Women in art, how far have they come?
Figures like Tracey Emin trick us into believing that women have defied statistics and have an equal shot when it comes to art.
Research however tells a different story.
In 2010, the campaigning group UK Feminista discovered that over three quarters of artists in the Tate Modern are men, and even less women feature in the Saatchi Gallery. They also found that the issue extended into public art. In East London for example, only around 14% of public art is created by women. In 2011, the women’s activist group, Tim Symonds found that only 11 artists in the National Gallery in London are women, amid a collection of over 2,300 works.
Given these commissions date back years, the numbers reflect the marginalisation of women in art and their struggle to make their mark in the traditional narrative of art history. Partially, women in the 19th Century were set back as the most prized academic category of painting at the time, was 'history painting'. This category of painting depended on drawing a male nude, which women were forbidden from doing in public. Consequently, they specialised in the 'lesser' categories of portraiture; still life and animal painting.
How have things changed for women over the years?
Since the 1980s, the feminist activist group, the Guerrilla Girls, started to highlight both sexual and racial inequality in the arts, whilst dressed in gorilla masks.
Perhaps their most famous poster came in 1989, featuring the female nude from Ingres's Grande Odalisque, wearing a gorilla mask, alongside the question:
"Do women have to be naked to get into the Met Museum? Less than 4% of the artists in the modern art sections are women, but 76% of the nudes are female." ... Seems extraordinary doesn't it?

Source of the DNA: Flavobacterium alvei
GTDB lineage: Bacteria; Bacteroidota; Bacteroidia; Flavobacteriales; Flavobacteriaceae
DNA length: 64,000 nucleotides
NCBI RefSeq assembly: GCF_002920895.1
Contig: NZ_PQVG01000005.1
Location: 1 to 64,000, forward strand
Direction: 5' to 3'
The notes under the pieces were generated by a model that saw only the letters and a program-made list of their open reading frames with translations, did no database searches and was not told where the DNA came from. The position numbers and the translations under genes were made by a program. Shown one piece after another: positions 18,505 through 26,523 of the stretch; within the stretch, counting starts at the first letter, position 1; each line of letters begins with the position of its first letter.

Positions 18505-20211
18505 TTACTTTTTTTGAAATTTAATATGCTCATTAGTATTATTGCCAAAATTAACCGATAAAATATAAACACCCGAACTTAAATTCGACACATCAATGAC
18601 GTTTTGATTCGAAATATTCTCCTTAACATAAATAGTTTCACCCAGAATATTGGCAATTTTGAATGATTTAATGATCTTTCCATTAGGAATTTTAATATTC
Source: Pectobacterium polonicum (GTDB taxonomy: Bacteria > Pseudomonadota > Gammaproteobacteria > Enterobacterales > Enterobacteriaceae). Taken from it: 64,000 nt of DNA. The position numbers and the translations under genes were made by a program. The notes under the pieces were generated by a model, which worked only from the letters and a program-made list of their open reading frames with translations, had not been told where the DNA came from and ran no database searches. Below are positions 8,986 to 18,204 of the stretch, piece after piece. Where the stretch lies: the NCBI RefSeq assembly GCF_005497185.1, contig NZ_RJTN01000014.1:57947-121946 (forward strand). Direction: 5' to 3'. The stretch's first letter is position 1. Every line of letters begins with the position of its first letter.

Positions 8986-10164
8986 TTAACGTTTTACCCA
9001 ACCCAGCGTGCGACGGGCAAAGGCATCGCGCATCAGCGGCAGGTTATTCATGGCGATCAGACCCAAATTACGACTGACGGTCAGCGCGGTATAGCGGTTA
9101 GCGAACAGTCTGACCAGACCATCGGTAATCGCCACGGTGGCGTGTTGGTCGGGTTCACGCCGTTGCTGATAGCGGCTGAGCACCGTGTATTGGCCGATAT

The question still remains, as to whether female artists will go on to be celebrated as true greats, breaking through cultural expectations and the familiar tangle of a majority male arena.
Arguably there is a lack of female representation in every segment of the art world, from the art dealers to the business leaders and art collectors, especially at the top. The reality remains: you are more likely to make money selling or reselling art by a man than a woman. Could this come down to a capitalist patriarchal system, as opposed to the lack of female talent? After all, art reflects the culture it is produced from.
In other words, is there a longstanding bias against women artists or have women not had the time and support to flourish in their careers in the face of societal challenges, such as raising families and sexism?
Arguably things have changed over the last three decades. Today, the proportion of women artists selected to exhibit on the fourth plinth in Trafalgar Square make up 25% of the total, not great but an improvement on other stats for public art.
Hundreds of artists and activists have joined GalleryTally - a project dedicated to highlighting gender imbalance in art. They have calculated the proportion of artists represented by specific galleries who are women, and visualised the stats by creating posters.
In June 2016, the Switch House extension will give the Tate Modern room to display a further 60% more works of art. Although the majority of wall space will be devoted to work by male artists, the pieces are due to reflect the gallery’s greater focus on international art and the new directors avowed aim, women - signifying a march in the right direction.
Putting the issue on the map certainly helps to encourage the art world to consider gender balance more openly and frequently. Tackling the broad problem of sexism cannot be reduced to simply men oppressing women. Expectations and goals for women need to be seriously reevaluated. This should hopefully lead to women having a genuine shot at history.